The female body starts making eggs at nine weeks. Not nine weeks after birth, but nine weeks after conception. By the time it's five months old, a female fetus has made upward of 7 million oocytes. By the time of birth, the vast majority of these immature egg cells have died. That's normal..
Eggs are huge
The human egg is a giant compared to other cells in the body. It has a diameter of about 100 microns (millionths of a meter), or roughly the thickness of a strand of hair. No other cell in the body is anywhere near that big. That egg at left is NOT a human egg.
Eggs are precious
On average, women ovulate a mere 400 to 500 eggs in her lifetime. That makes eggs far rarer than sperm. In fact, more sperm cells are released during a single ejaculation than a woman produces her entire life.
Maybe that's one reason why eggs are worth so much more than sperm. An egg donor might make several hundred dollars for a single egg. A man might earn only a few hundred dollars per ejaculation - which translates into a pittance for each sperm cell.
Eggs have an extended adolescence
Unlike other cells in the body, egg cells take years to "grow up." That is, they spend years inside the ovaries in an immature state, maturing just before they are released during the process of ovulation.
Among the hundreds of eggs in this half-mature state, what causes one egg and not the others to be released? No one knows.
Eggs are fragile
Fertility specialists have gotten very good at freezing and thawing sperm. But eggs - which, unlike sperm, contain lots of fluid - have proven to be much trickier. The latest technique, called vitrification, doesn't actually involve freezing eggs but hardening their outer later. It's a bit like encasing them in a glass container.
Eggs age fast
Young women have plenty of healthy eggs. In fact, about 90 percent of the eggs of a 21-year-old woman are viable. Only about 10 percent of the eggs of a 41-year-old woman might be viable. That's why some young women are having their eggs extracted and frozen - just in case it takes a while to find Mr. Right.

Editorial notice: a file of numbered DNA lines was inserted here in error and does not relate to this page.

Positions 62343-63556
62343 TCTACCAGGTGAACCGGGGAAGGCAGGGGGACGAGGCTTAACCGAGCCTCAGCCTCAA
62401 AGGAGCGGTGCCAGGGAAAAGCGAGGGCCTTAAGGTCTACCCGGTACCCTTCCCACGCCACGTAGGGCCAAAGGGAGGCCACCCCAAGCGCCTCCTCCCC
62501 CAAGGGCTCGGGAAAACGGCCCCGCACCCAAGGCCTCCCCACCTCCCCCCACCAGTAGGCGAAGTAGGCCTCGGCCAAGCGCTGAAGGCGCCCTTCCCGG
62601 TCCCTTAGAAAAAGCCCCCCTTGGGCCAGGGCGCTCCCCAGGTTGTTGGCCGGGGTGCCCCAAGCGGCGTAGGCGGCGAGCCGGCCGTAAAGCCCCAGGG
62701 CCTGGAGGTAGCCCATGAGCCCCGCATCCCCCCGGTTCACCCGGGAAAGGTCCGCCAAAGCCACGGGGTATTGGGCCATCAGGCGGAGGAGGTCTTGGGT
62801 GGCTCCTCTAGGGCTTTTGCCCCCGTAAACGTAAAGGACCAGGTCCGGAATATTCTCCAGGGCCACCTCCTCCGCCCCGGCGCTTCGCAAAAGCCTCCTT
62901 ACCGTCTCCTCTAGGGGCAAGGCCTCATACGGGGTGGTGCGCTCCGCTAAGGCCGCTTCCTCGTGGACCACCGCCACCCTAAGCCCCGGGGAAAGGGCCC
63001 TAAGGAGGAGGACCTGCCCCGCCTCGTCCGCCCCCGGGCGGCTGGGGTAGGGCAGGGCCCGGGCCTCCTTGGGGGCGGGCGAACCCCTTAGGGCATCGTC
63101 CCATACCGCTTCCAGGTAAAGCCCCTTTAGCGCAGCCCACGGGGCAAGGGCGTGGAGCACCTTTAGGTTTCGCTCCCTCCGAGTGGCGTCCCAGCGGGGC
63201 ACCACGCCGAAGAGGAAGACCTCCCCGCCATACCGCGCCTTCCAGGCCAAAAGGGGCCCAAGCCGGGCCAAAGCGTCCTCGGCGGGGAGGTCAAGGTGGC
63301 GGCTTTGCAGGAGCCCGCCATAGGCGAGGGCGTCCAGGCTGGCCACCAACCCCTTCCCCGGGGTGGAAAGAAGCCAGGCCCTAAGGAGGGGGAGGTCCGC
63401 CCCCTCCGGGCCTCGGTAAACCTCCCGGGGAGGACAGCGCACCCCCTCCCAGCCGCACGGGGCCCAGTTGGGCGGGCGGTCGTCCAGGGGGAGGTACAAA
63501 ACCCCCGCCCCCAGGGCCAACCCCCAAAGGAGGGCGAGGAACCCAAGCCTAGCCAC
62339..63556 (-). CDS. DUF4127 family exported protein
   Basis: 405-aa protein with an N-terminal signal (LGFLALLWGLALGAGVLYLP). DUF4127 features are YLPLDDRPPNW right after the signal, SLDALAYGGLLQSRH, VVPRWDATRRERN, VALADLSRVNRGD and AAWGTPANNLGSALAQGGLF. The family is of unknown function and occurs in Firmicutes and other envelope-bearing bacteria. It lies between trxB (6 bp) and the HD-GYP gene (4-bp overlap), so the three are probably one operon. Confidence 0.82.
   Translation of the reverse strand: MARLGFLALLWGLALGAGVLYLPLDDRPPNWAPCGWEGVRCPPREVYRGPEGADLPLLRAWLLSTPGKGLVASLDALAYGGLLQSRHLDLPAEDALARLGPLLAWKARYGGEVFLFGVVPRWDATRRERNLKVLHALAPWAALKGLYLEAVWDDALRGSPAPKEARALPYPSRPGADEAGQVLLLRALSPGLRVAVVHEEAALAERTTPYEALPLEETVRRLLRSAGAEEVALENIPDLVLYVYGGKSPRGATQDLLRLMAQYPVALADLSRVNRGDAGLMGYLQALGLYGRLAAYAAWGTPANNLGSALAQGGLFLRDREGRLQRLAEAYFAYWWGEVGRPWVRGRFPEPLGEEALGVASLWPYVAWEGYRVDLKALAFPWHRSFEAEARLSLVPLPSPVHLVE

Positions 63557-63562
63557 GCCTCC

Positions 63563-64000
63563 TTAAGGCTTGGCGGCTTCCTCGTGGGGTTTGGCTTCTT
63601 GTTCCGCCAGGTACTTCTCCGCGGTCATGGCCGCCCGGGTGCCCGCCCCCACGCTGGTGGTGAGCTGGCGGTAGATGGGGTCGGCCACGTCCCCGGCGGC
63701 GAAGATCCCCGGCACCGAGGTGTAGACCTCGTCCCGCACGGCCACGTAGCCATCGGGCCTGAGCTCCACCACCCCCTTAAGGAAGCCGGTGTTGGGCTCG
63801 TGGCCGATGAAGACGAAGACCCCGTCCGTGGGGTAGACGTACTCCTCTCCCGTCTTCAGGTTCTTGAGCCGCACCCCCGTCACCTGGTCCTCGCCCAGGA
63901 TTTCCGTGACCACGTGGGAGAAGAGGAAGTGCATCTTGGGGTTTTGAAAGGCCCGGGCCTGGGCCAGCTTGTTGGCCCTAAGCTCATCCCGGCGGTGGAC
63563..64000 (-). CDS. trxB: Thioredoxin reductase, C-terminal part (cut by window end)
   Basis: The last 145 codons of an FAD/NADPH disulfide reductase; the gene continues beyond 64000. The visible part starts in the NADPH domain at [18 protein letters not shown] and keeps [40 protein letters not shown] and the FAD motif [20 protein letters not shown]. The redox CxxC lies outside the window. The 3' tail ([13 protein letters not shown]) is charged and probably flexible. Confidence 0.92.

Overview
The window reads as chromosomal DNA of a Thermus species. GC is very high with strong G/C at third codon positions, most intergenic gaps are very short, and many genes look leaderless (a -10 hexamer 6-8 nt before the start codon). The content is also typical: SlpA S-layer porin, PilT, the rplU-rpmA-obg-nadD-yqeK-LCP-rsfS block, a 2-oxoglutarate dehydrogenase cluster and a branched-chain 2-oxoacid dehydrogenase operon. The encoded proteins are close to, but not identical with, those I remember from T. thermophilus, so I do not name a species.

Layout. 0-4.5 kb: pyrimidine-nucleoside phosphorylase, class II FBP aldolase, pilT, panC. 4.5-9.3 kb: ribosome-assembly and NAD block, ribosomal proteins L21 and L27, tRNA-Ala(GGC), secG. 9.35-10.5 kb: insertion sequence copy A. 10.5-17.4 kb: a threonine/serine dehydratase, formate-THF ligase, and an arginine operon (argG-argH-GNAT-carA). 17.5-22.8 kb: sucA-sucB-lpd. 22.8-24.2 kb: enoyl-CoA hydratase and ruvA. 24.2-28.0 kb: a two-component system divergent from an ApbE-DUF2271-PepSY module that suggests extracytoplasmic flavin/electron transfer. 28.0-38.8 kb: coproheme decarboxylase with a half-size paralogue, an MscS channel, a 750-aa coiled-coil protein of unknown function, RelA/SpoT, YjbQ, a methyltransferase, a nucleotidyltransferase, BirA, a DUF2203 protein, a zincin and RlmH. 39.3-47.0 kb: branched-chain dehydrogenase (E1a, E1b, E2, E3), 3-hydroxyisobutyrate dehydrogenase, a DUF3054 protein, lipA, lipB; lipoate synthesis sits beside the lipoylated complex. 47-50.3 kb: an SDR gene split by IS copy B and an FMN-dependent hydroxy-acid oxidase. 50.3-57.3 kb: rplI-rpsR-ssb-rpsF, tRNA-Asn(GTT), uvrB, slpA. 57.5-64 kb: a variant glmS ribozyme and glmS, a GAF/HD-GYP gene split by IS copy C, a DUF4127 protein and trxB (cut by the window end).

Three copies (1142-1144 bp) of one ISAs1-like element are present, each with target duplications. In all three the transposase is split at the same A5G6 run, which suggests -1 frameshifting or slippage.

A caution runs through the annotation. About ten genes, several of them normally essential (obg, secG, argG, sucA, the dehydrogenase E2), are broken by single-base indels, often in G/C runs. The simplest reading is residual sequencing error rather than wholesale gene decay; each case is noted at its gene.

Eggs are monogamous
While a million sperm may be trying to get into the egg, eggs have special powers to ensure that once one sperm gets inside, no others are allowed in. Eggs house a special "organelle" that releases proteins and enzymes to ensure that another sperm won't get in.
What decides which sperm will be the lucky one? No one knows.
Eggs have all the baby-making machinery
In ancient times, people figured that the "life force" was contained inside sperm. Now we know that the eggs run the show. In addition to supplying half the genes of the baby-to-be, eggs have the power to rev up the sperm-egg union. The egg's DNA dangles in its center, held together by a set of spindles (think cobweb).
Egg donation - not so fun
Sperm donation involves not much more than masturbating. Egg donors must undergo a complicated medical procedure. First, the donor gets hormone injections that "hyperstimulate" the ovaries so that they'll create not one egg but dozens. When the timing is right, doctors insert a catheter inside the birth canal to suck the fluid from the follicle, hoping to snatch a few eggs.